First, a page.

Blogger’s Note: Yes, yes…most of you know, but occasionally I get a new visitor. So in case you’re that guy or gal, the whole idea behind these “Second Third” posts can be found here.
My father’s machinist-mentor Chuck used to have a slogan hanging on the wall of his shop, and to this day, Dad continues to quote it: Old age and treachery will overcome youth and skill. As you might guess, not being particularly skillful, I spent most of my youth thoroughly overcome by the treacherous old fellow.
Dad genuinely has different abilities and interests than me — that’s part of it — not to mention vastly more experience. But as I’ve become a father myself and watched my own children gaze in wide wonder at my courage, skill, knowledge, and strength, I find things that used to be a struggle come easier to me. In this respect, life in my Second Third is vastly more enjoyable that the previous 35 years — and I believe I know why.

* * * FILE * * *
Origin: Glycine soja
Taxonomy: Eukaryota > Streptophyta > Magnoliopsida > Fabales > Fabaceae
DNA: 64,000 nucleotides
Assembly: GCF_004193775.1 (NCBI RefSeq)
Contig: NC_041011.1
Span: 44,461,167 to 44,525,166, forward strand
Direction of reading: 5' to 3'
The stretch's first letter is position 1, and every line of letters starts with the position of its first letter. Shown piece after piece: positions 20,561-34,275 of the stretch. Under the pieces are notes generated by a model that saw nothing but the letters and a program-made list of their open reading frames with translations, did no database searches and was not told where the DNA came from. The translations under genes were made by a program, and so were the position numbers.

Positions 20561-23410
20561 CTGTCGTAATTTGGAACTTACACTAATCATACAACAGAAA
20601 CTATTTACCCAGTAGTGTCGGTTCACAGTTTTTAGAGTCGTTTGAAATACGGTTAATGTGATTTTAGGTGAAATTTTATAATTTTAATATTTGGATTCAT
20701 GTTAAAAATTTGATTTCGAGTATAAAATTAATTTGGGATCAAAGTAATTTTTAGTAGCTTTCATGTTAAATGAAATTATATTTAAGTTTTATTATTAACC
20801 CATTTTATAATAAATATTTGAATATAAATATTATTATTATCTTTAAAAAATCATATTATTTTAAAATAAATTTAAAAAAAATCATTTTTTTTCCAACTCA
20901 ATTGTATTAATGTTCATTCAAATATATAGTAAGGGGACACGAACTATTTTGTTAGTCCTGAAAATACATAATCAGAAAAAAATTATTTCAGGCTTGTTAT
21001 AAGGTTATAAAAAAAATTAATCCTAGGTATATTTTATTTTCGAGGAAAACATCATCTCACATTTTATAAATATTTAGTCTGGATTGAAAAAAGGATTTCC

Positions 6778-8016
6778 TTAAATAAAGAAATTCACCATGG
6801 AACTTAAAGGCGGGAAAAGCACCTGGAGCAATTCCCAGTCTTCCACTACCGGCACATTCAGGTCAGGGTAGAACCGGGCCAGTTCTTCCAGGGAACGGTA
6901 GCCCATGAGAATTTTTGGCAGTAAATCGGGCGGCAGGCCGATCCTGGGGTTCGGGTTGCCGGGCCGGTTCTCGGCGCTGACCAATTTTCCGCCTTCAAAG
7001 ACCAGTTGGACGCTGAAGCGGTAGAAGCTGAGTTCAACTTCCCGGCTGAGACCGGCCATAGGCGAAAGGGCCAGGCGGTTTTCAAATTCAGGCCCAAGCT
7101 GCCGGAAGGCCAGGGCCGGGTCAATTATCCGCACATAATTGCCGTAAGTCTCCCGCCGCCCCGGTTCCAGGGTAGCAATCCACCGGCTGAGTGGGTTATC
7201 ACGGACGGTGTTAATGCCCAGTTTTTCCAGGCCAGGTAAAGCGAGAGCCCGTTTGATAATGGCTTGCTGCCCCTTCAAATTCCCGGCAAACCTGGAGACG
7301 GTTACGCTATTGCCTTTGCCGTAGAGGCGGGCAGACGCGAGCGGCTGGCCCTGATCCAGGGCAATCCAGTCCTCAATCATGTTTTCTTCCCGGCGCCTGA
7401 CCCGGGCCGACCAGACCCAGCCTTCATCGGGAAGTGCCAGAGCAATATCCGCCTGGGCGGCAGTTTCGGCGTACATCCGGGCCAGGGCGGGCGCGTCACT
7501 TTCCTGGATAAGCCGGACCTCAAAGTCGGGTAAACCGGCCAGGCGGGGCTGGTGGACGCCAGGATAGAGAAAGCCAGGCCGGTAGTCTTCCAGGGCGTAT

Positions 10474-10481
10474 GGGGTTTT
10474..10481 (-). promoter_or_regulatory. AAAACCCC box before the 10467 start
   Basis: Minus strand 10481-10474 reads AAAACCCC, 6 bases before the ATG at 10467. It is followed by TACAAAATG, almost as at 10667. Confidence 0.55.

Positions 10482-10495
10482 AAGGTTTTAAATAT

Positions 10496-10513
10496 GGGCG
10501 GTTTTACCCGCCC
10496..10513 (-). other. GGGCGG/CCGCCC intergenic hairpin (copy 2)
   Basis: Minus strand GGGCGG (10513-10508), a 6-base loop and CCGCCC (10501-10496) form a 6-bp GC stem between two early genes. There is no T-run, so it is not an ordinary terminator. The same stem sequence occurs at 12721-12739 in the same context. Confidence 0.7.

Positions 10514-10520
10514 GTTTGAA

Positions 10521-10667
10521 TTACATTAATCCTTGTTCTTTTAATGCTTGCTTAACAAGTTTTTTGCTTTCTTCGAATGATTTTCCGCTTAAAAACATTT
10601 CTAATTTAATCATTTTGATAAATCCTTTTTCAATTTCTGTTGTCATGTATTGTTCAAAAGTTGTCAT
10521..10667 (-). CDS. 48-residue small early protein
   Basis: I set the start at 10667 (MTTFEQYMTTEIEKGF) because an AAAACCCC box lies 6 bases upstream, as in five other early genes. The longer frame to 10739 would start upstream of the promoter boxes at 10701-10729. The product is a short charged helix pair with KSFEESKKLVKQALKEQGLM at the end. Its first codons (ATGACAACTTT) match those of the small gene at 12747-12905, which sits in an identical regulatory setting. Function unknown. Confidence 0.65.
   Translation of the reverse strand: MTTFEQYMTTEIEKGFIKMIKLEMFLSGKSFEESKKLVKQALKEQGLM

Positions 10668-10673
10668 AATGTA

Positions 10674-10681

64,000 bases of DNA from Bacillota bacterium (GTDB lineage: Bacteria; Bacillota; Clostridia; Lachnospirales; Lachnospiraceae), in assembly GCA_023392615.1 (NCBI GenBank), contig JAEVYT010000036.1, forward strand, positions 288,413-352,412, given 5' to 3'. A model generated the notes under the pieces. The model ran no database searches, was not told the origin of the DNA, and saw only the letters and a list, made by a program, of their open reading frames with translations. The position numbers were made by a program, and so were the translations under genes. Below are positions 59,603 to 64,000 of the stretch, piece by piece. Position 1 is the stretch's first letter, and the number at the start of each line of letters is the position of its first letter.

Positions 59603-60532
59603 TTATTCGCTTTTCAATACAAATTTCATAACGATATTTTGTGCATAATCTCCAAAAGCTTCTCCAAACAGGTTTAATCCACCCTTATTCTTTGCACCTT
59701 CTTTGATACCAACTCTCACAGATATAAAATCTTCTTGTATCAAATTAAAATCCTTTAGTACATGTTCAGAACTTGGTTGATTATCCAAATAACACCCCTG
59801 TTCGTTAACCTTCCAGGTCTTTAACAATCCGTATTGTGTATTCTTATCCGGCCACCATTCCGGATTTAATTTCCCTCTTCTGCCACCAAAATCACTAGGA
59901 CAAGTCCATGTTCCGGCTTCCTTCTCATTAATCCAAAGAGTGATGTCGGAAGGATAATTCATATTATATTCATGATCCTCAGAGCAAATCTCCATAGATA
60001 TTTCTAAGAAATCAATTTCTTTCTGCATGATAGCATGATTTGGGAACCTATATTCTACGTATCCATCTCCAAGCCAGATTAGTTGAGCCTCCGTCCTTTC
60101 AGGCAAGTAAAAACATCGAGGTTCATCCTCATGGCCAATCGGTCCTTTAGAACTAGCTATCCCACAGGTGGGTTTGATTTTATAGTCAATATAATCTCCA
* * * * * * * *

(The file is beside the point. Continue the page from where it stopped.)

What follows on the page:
See, when I was a kid, I was worried about million different things: screwing up, failing, disappointing myself, letting others down, looking stupid, getting hurt, hurting someone else, you name it. As the young samurai says in The Last Samurai, “Too many mind.” I was so wound up about about everything, so lacking in self-confidence, that I couldn’t accomplish anything without a messing up. My worries were often self-fulfilling prophecies.
My friend Father Tyler made a similar observation when he turned 30 last month: “[T]he pride which so hobbled my willingness to try then has been tempered. At thirty (especially as a professed celibate) it is much easier to not give a damn about how foolish one appears.”
I am not a professed celibate, but I can relate. I’m still not graceful, not mechanically inclined, etc. — but I can do many things I never used to simply because I’m no longer so tightly wound about them. Because I’m more secure in myself than I used to be, I can work within my limitations, ask questions, and be more patient — and it pays off more often than not.* In my Second Third, many** of the things that used to stress me and hold me back simply don’t concern me anymore. And as Fr. Tyler so aptly concluded, “To not give a damn, I am coming to understand, is one of the richest graces of full-fledged adulthood.”
*Of course, being 6’3″ and about 240 helps, too, at least in terms of striking fear in children, and intimidation, like treachery, goes a long way in overcoming youthful prowess. And if I force it — and I do from time to time — I still fall flat.
**Not quite all…but I’m working on it.